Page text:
Infineon recently introduced a NOR flash chip with an LPDDR interface. Some clients have asked The Memory Guy: “Why would Infineon have done that?”
After all, LPDDR is mostly used in cell phones, and these boot from the enormous NAND flash that’s already in the phone. A byte of NAND is a couple of orders of magnitude cheaper than a byte of NOR, so a cell phone’s not going to use this part.
Infineon tells us that their target market is automotive electronics: engine & transmission control, instrumentation, etc. You don’t need a huge NAND flash if you’re not storing photos, videos, and MP3 files, so a less expensive low-density NOR chip is a good choice in these applications.
The part, which Infineon has named SEMPER X1, supports a system design approach called “Execute in Place” or XIP, that NOR flash proponents have advocated since NAND flash was introduced. With XIP you don’t move the code from the flash to a DRAM or SRAM before executing it, you simply execute the code right out of the flash chip. Of course, with modern processors everything is executed out of the processor’s cache, but still, NOR can provide cache updates directly, while the NAND/DRAM model moves code from the NAND to the DRAM, and then to the cache.
The NOR flash in modern automotive systems is actually a replacement for embedded NOR. New automotive processors are being made on today’s sub-28nm process technologies. These processes all use FinFETs, and nobody’s figured out how to make NOR flash in a FinFET process. This is driving everyone to use either an emerging memory technology as a substitute for NOR, or to use an external NOR flash for code storage.
An emerging memory technology like MRAM, ReRAM, FRAM, or PCM, increases the cost of the processor a good bit, so designers prefer to use an external NOR chip. (This phenomenon is explained in great depth in our Emerging Memory report.)
So far NOR flash has been offered with either of two interfaces: SPI and a parallel SRAM-style interface. Both are slow, especially in comparison to embedded NOR. But today’s increasingly-complex processors are demanding increasing memory bandwidth.
Infineon’s solution is to put an LPDDR interface onto the NOR chip. Not only is LPDDR much faster than existing NOR interfaces, but it can also support the very large off-chip memories that these increasingly-complex processors need. Some MCUs already ship with an LPDDR interface with the expectation that non-DRAM memory chips will soon support LPDDR.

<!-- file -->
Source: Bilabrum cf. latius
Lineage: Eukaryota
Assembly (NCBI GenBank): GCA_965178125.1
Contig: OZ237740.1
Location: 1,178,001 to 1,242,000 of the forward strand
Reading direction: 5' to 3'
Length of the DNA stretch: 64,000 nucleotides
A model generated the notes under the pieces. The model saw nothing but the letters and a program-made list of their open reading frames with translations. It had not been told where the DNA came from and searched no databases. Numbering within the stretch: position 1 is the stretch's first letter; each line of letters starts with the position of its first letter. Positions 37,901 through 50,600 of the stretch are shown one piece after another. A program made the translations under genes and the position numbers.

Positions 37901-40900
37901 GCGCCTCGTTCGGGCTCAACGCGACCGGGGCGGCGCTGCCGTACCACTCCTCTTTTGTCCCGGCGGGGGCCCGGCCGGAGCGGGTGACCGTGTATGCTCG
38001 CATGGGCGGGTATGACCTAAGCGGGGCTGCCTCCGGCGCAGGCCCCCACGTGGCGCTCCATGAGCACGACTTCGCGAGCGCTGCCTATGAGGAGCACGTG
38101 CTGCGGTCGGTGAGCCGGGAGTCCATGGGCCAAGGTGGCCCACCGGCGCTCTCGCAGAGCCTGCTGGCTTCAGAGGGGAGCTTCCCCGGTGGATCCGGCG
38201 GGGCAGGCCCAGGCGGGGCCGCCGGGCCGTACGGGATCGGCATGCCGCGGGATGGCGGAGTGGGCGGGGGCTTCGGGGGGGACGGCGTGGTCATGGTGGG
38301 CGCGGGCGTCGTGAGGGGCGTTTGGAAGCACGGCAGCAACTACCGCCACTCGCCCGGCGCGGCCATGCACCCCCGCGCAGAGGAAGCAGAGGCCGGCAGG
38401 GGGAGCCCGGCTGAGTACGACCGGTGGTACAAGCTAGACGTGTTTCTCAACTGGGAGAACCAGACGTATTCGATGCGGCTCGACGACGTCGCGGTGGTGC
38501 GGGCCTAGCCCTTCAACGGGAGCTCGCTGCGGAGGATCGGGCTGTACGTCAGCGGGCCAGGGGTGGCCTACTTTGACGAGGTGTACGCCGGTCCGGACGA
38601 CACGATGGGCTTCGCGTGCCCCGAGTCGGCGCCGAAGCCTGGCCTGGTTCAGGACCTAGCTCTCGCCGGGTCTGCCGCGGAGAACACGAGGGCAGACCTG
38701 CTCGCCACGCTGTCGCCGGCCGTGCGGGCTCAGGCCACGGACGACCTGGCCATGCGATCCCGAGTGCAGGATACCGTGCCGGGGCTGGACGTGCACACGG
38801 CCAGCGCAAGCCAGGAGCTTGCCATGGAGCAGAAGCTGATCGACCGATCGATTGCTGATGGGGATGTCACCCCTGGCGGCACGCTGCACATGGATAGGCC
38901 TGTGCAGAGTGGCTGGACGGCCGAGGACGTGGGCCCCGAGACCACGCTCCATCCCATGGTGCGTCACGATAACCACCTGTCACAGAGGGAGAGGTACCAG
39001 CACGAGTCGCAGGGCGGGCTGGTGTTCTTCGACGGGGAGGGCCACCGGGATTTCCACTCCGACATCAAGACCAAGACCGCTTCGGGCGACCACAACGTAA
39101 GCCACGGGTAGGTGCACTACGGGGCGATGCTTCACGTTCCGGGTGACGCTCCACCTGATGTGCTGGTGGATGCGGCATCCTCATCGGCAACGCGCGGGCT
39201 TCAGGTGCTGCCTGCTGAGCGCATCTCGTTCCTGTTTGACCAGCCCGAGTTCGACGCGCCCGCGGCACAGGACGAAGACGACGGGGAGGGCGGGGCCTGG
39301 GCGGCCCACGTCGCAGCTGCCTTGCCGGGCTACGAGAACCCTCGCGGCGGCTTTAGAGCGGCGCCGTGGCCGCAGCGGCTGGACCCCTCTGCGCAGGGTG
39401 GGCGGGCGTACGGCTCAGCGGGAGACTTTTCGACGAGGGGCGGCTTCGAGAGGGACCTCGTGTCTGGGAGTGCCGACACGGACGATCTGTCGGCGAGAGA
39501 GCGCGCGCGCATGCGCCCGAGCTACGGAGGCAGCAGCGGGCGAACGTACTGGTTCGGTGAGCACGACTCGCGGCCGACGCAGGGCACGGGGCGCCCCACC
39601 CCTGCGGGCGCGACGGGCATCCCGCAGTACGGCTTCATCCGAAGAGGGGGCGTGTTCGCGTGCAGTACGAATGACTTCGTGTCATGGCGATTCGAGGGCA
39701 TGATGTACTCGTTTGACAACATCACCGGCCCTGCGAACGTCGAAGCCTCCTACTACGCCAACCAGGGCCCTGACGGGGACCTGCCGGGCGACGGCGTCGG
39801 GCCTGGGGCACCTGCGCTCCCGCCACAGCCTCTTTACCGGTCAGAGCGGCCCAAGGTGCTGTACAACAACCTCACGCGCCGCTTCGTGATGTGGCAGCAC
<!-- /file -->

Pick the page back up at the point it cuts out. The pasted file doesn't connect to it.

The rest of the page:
In the company’s product pitch Infineon provides some pretty compelling performance benefits this product provides over DRAM. Some of these are enabled by the company’s use of the charge trap technology that Spansion introduced 20 years ago as MirrorBit. (Spansion was acquired by Cypress, which was in turn acquired by Infineon.)
- A single 32-byte read from the SEMPER X1 is 5 times faster than a similar SPI read, and 20 times faster for random reads, largely because of LPDDR’s faster bus command structure and higher clock rate.
- The part’s read energy consumption is one eighth that of standard SPI NOR flash largely because its read throughput is eight times that of SPI.
- Random reads are 5 times faster than LPDDR4 DRAM random reads, and the data bus is more efficiently used with NOR simply because it does not need to be refreshed as DRAM does.
- When compared to LPDDR DRAM, SEMPER X1 can be trained to the bus timing two orders of magnitude faster than DRAM. (Admittedly, this is something that typically is only a part of the boot-up process.)
Since processors and FPGAs already support LPDDR expect to soon see future announcements for LPDDR NOR flash in The Memory Guy blog. With the introduction of the SEMPER X1 designers now can use both LPDDR DRAM and NOR flash, but SoCs often need other types of memory, so don’t be surprised to see LPDDR SRAM and NAND flash introductions sometime in the future.
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